“The company’s first sergeant, Herbert Sweet of Troy, N.Y., who didn’t have to do it, darted up the ridge, threw himself down behind No. 1 and put her back in action again,” O’Leary reported. “He and Margolis had been friends.
“More mortar shells rained down and 1st Sgt. Sweet was wounded by a shell which should have demolished the gun but, miraculously, didn’t.”
Ubertacci was one of the Marines who brought Sweet down from Sugar Bluff as two other Marines, PFCs John J. Doerr and Albert J. Newby, dashed to the machine gun. A mortar shell landed atop the machine gun, O’Leary reported, killing Doerr, wounding Newby and destroying the gun.
Sweet survived the war and went on to become sergeant major of the Marine Corps, the Corps’ highest noncommissioned officer rank.
It wasn’t long after the battle at Sugar Bluff that the war ended for Ubertacci. Shrapnel from an explosive — a mortar shell, hand grenade, who knows? — ripped into his back.
“I don’t know how it happened,” he says. “It happened so fast.”
Ubertacci underwent surgery for his wounds and was discharged. Years later, he would need another surgery to finish the job and save him from paralysis.
After his discharge, Ubertacci returned to New Jersey. He had been working in the clothing industry before the war and he had intended to return to it, but an opportunity arose to manage a shoe store and he took that job instead. He worked to put the war behind him.
Another soldier, with whom Ubertacci had graduated from high school, returned from the war somewhat later. Because the other soldier had worked with the shoe company before enlisting, he went back to work there.
“When he got out of service, he got priority,” Ubertacci recalls, “so they made him manager and I became his assistant.”
While Ubertacci and his new boss got along well, the incident warned him that running a shoe store might not be his best career choice. He went to school to be a clothing designer, the job he’d wanted before the war began. It was a field he’d been working in for years, ever since he got a job sweeping floors at a garment factory.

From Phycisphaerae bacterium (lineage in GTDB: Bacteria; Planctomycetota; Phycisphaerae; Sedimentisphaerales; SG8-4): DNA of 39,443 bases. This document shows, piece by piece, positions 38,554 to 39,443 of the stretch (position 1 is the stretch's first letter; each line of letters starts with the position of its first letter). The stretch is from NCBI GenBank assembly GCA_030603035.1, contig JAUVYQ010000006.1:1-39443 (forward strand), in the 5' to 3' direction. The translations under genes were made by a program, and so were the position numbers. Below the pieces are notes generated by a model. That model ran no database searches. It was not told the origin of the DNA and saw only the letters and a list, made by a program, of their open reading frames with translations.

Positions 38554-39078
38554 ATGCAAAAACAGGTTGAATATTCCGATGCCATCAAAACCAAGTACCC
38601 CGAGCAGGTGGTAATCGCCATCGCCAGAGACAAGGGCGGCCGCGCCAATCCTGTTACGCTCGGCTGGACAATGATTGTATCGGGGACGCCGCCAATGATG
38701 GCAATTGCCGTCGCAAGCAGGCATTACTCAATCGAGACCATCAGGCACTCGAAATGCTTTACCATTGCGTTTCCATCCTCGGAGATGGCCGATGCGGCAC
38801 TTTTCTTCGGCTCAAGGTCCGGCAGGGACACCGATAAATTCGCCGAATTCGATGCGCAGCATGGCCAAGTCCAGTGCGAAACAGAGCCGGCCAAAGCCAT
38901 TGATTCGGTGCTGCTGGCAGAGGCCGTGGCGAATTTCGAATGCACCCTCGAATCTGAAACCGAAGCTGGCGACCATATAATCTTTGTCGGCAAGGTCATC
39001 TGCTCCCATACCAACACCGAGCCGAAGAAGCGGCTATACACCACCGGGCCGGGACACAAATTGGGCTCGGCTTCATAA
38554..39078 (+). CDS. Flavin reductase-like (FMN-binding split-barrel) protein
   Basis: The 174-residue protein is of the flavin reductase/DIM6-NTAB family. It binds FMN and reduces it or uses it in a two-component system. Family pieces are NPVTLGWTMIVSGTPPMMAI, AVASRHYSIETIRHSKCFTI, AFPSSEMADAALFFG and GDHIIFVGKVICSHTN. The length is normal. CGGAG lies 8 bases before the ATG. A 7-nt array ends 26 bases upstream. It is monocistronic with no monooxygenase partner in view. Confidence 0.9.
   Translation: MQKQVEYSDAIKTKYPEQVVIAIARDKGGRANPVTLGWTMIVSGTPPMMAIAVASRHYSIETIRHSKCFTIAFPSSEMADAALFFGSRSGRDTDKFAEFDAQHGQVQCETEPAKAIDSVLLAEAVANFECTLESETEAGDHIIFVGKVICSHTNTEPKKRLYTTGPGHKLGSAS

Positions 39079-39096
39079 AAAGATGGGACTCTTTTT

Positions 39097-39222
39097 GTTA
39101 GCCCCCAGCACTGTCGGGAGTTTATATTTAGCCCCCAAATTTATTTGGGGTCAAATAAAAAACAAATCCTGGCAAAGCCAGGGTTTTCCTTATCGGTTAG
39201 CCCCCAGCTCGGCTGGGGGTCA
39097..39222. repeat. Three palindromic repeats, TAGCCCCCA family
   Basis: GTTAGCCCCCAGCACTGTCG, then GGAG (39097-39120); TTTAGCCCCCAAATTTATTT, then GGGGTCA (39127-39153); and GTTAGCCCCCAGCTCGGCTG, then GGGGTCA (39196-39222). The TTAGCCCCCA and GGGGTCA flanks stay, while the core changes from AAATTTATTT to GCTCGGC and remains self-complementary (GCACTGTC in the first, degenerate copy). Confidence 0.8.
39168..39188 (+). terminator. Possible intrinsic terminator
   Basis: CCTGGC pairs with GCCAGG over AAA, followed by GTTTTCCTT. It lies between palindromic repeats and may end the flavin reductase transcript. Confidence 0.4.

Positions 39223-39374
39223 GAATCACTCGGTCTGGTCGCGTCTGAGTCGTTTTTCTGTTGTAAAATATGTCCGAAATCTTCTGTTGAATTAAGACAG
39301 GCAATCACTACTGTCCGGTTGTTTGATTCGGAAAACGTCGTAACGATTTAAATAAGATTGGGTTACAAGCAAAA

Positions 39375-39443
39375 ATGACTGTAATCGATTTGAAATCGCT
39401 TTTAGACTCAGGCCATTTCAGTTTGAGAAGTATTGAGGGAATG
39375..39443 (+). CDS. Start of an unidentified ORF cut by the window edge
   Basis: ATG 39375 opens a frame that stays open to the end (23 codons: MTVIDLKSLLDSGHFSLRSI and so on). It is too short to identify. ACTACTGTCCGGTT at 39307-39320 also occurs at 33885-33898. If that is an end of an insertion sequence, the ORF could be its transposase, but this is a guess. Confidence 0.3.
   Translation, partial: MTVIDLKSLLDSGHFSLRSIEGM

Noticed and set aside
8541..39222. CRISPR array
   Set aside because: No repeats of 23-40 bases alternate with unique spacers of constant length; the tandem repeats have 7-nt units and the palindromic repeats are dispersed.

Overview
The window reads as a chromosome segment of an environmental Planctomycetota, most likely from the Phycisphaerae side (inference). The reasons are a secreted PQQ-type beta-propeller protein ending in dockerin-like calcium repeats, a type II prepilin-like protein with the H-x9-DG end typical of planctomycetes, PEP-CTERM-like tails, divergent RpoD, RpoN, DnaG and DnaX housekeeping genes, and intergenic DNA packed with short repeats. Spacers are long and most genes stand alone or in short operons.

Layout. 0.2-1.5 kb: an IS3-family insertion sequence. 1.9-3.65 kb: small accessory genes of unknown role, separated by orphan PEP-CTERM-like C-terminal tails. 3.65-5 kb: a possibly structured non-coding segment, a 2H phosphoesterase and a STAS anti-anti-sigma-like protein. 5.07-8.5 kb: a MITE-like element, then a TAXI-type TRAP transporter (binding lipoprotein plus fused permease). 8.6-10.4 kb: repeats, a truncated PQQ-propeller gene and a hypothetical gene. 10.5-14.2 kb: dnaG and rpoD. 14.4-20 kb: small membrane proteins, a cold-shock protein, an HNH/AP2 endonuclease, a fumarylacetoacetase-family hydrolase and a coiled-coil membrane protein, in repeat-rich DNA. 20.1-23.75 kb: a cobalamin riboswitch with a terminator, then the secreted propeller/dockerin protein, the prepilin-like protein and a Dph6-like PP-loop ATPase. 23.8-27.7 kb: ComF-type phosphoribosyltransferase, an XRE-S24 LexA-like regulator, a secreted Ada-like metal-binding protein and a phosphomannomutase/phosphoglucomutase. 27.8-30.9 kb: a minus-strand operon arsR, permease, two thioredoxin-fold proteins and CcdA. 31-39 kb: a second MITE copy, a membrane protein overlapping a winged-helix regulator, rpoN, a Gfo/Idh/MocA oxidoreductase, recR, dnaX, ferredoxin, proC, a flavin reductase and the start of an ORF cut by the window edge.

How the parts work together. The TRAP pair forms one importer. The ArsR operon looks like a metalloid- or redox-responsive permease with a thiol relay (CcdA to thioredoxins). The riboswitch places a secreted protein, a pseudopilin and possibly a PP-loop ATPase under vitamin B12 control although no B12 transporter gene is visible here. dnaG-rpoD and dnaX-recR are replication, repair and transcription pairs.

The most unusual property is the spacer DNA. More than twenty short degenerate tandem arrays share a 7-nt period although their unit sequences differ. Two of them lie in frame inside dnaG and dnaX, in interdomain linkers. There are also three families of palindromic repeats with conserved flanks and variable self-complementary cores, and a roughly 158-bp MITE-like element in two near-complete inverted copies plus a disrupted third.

“I started when I was 11 years old,” he recalls. “I was spreading cloth at 11. At 13 I was making marks for the cutters, and at 15 I was cutting. I started at the ground floor, spreading, marking and cutting.”
He went to work for MacGregor, a major clothing line, and later became head designer at Manhattan Shirt Co. In 1969 he was lured to Riverside Manufacturing, where he spent almost 20 years designing uniforms for the likes of Pepsi, United Parcel Service, Miller Brewing and others.
“All of the uniforms you see today, nine out of 10 of them are mine,” he says. “It was my initial pattern, my grading of the pattern for all sizes. … They’re still using my patterns because they’re all in the computer. The only thing that changes is the piece goods.”
Immersed in his work, Ubertacci seldom talked about his war experiences.
“The war is the last thing on my mind,” he once told a reporter. “I didn’t carry it with me, and I don’t speak much about my time in the service.”
After his retirement, though, he had time to go through some of the stuff he’d accumulated in seven decades of living, and he found a letter from the U.S. Navy, dated 1946, that said he would be issued the World War II Victory medal, the American Campaign medal, the Asiatic/Pacific Campaign with two bronze stars and the Purple Heart. He had never received the medals, so he took the letter to the Veterans Administration office in Moultrie and got help to make an inquiry about them. A second inquiry was required, but in August 2000 he received the medals he had earned more than 50 years before.
Honor delayed, but not denied.